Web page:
Following the funeral this morning of Seoul Mayor Park Won-soon, who died in an apparent suicide last week, representatives of his former secretary convened a press conference to disclose accusations that he had sexually harassed her over the course of four years.
According to her representatives, the woman was invited by Park to join a secret Telegram chat where he allegedly sent obscene text messages and photos of himself in his underwear. She also accused him of inappropriately touching her and making sexually charged requests.
“Park asked her to take a selfie together for [having fun at] work and drew his body close to her,” said the woman’s lawyer, Kim Jae-ryon. “Park also saw her bruised knee and put his lips on her knee, and [even] called her into the bedroom in his office, asking her to hug him.”
The existence of a sexual harassment complaint against Park only came to light after his body was found in the wee hours of Friday morning.
The alleged victim spoke with a lawyer on May 12 for the first time, and offered testimony accusing Park of violating the Act On Special Cases Concerning the Punishment, ETC. Of Sexual Crimes on July 8, one day before he was reported missing by his daughter.
Lee Mi-kyoung, a director of the Korea Sexual Violence Relief Center who was among those presenting the woman’s statement, said the secretary had asked for help from the Seoul City government, but was ignored and told that Park was “not that kind of person, it’s part of a secretary’s job to emotionally support the mayor, and trivialize her damage.”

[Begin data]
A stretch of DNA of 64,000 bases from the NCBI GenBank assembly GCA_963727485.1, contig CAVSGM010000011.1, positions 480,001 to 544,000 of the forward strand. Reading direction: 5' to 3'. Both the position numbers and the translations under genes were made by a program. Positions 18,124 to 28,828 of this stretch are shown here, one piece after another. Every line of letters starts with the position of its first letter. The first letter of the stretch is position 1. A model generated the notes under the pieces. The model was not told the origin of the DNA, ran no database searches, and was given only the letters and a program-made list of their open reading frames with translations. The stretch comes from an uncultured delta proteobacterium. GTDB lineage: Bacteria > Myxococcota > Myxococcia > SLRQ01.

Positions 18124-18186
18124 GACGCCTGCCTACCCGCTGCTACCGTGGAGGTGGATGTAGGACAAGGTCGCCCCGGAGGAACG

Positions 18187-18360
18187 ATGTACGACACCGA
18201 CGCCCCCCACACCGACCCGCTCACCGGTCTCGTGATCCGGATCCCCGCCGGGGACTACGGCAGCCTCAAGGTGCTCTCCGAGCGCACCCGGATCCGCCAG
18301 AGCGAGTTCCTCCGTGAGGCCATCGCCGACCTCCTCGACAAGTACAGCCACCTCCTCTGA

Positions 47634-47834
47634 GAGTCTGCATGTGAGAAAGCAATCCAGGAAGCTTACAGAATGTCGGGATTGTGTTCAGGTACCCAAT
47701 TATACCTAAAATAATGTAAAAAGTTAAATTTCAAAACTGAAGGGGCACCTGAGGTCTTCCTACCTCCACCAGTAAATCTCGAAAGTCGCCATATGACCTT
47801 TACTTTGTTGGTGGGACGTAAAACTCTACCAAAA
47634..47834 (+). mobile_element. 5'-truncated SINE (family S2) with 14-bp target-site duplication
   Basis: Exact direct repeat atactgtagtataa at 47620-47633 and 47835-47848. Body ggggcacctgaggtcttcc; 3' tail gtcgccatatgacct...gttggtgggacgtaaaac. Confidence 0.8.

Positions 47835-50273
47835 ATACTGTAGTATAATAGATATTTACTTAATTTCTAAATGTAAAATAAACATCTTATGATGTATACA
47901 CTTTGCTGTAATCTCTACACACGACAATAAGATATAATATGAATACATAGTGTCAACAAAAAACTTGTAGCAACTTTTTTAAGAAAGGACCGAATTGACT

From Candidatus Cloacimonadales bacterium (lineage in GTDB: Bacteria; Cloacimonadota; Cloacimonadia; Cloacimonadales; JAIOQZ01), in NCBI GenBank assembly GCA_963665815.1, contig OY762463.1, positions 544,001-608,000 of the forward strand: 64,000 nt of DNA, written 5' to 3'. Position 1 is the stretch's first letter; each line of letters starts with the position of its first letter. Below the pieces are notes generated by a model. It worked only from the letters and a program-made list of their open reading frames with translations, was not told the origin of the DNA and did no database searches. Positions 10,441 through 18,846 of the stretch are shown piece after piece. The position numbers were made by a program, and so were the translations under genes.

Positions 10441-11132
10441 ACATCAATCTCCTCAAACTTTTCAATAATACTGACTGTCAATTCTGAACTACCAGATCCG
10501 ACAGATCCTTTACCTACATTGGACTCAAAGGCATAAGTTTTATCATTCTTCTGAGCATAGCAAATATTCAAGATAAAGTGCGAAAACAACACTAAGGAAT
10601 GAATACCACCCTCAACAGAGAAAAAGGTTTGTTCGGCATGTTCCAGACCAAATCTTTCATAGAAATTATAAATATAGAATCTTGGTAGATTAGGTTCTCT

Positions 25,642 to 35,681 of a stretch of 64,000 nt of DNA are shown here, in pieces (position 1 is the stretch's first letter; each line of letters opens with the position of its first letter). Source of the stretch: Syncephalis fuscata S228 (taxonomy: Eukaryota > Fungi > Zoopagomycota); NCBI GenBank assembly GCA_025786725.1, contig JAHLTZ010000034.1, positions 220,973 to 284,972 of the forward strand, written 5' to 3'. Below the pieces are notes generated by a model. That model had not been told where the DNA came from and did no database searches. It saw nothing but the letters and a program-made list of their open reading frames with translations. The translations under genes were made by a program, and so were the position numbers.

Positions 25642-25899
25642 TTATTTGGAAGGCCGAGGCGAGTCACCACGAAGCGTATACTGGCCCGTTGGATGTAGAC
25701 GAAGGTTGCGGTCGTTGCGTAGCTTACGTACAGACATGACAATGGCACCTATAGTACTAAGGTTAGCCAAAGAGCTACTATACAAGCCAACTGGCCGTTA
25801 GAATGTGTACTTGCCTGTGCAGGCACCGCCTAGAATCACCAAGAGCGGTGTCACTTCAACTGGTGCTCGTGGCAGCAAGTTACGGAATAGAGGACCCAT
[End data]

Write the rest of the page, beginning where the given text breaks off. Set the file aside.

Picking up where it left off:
The woman had also shared her experiences with a reporter, a colleague, and friends, with her lawyer showing a screenshot of Telegram chats as evidence.
She maintained that the harassment had continued even after she was transferred to another division. Her representatives, meanwhile, emphasized that the Park’s case was typical in the power hierarchy of South Korean workplaces.
In her statement, the woman said that all she wanted was “to be protected by the fair and equal law, and to shout at him not to behave like that and cry out that I’m in pain, within a safe court.”
“I hoped to forgive him. I wanted him to be judged by law in South Korea, which is a law-governed country, and to receive a humane apology,” she added.
That quest for justice, however, was abruptly cut short by her former boss’ death. Under South Korean law, the case against Park, 64, is expected to die with him.
The secretary, meanwhile, has now suffered a secondary victimization in real life and online, her representatives said, calling on police and the city government to continue probing the case, regardless of Park’s death.
Park, a former activist and human rights lawyer, had portrayed himself as a feminist and a supporter of the #Metoo movement, and had advocated for women’s rights for decades.
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